knowledge | 22 June 2017 |
Refusal to Restrain Notification of Potential Defamation Risk not Contrary to Freedom of Expression
Section 27 of the Defamation Act 2009 introduced a statutory defence of innocent dissemination. In a recent case the Court of Appeal has considered to what extent someone who fears that a book that may be defamatory of them is legally entitled to communicate that fact to a distributor and seller.
In Jones v Coolmore Stud,1 the plaintiff worked for the defendant, a prominent stud farm, for a number of
years. After he resigned he wrote a book about his experience there and
privately published it. The stud farm’s
solicitors wrote to distributors and booksellers to warn them about disseminating
the book on the basis that it was defamatory and that legal action would ensue.
The plaintiff sought an injunction to prevent the
defendant from adopting measures to prevent or restrict dissemination of the
book. He argued that the defendant was not entitled to contact these third
parties when there had not been any determination of libel. He also wanted the
court to declare that his book was not defamatory of the defendant.
In the High Court, Costello J held that the defendant was
entitled to protect its interests and it was legally permissible to write to
distributors and sellers with a view to closing those avenues of dissemination.
Also, the court could not make the declaration of non-defamation sought by the
plaintiff at the interlocutory stage of proceedings. The plaintiff appealed.
On appeal, Ryan P noted that s27 provides a statutory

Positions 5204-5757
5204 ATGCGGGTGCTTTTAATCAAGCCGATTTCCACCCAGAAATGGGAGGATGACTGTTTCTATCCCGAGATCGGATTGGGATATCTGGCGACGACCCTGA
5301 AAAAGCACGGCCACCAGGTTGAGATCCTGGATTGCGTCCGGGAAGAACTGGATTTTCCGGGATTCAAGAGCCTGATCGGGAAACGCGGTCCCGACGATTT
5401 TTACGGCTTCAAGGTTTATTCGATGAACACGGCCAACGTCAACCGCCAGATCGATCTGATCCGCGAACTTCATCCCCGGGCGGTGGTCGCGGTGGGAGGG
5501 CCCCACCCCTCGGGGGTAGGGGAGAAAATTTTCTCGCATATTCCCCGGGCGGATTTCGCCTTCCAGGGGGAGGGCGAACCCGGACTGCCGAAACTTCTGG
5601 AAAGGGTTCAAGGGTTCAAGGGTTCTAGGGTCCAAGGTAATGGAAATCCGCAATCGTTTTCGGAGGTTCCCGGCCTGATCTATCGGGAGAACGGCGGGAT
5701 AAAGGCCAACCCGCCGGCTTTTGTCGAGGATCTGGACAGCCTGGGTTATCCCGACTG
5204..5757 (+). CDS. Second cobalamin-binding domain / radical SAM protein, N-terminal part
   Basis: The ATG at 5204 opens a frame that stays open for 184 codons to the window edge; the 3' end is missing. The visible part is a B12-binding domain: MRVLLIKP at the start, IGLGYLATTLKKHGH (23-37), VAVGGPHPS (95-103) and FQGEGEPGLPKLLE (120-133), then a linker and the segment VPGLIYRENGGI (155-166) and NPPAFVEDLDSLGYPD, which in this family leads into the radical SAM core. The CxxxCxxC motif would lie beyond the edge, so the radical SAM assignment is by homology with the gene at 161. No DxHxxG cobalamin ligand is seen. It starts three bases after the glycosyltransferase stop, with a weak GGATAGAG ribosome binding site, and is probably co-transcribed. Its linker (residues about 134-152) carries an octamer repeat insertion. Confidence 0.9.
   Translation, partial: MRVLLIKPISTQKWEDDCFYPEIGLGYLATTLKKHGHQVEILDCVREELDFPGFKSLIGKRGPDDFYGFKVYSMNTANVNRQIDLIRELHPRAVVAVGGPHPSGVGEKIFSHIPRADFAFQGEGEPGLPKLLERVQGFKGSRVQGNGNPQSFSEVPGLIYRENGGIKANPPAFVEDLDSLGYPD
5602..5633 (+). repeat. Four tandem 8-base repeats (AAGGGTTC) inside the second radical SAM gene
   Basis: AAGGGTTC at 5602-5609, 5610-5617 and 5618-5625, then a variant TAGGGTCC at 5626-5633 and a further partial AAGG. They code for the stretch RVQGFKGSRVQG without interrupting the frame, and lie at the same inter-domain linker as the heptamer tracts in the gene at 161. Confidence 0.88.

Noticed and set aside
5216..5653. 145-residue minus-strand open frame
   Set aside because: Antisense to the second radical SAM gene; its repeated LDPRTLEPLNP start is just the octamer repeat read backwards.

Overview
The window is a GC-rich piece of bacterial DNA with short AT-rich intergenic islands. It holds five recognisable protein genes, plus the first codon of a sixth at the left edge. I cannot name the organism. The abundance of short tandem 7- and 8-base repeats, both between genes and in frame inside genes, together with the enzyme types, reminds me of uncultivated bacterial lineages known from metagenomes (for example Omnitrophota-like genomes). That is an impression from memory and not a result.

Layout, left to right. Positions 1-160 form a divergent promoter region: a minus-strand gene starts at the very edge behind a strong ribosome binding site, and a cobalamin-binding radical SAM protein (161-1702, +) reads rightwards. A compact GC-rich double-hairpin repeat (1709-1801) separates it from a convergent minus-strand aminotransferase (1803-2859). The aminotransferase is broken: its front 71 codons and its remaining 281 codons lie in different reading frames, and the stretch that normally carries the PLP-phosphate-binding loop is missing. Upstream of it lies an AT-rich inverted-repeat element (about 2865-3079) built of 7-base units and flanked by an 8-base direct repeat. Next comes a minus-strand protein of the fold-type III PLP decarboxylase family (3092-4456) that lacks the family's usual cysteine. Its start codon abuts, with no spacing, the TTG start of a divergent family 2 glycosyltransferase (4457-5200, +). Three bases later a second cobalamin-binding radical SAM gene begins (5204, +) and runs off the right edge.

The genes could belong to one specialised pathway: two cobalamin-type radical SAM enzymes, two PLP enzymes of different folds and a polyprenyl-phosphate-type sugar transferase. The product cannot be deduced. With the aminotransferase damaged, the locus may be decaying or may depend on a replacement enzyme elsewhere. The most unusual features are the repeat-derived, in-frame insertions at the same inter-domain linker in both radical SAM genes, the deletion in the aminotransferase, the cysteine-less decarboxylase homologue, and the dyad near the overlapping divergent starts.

defence of innocent publication. The
defendant had legitimately put potential distributors and retailers on notice
of its claim of defamation so as to make it clear to them that they could not rely
on that defence if it brought proceedings for defamation. This was a legitimate
legal step and the plaintiff was not entitled to an injunction to prevent it. The fact that it had not been established in a
court that the publication was defamatory was irrelevant.
In relation to the plaintiff’s complaint that he had been
bypassed by the defendant, the court held that a party was not obliged to sue
any particular person, such as the author of allegedly libellous material,
before taking steps in relation to other persons to protect its reputation. Also,
the defendant was free to choose between persons having liability and proceed against
one or more and not against others. An
author could not insist that a person claiming to be defamed in his work had to
sue him as well as others, or instead of others. The High Court was also correct to say that it
could not make a declaration of non-defamation sought by the plaintiff at this
early point in the proceedings.
The defendant’s action did not interfere with the
plaintiff’s constitutional right of freedom of expression. The plaintiff was
free to express his views and to publish them, subject to the law of defamation
and other lawful inhibitions on expression. The fact that he was unable to
insist on distribution in a particular manner was not a restriction on his
freedom. It was also the case that other
parties were entitled to their rights including their reputations and they could
legitimately take steps to vindicate those rights or to inhibit attacks on
The reputational protection afforded to a complainant would be seriously reduced if he could not head-off publication or distribution by informing such persons of his allegations about the material.
Also contributed by Ciara FitzGerald.
-  IECA 164
This briefing is for general guidance only and should not be regarded as a substitute for professional advice. Such advice should always be taken before acting on any of the matters discussed.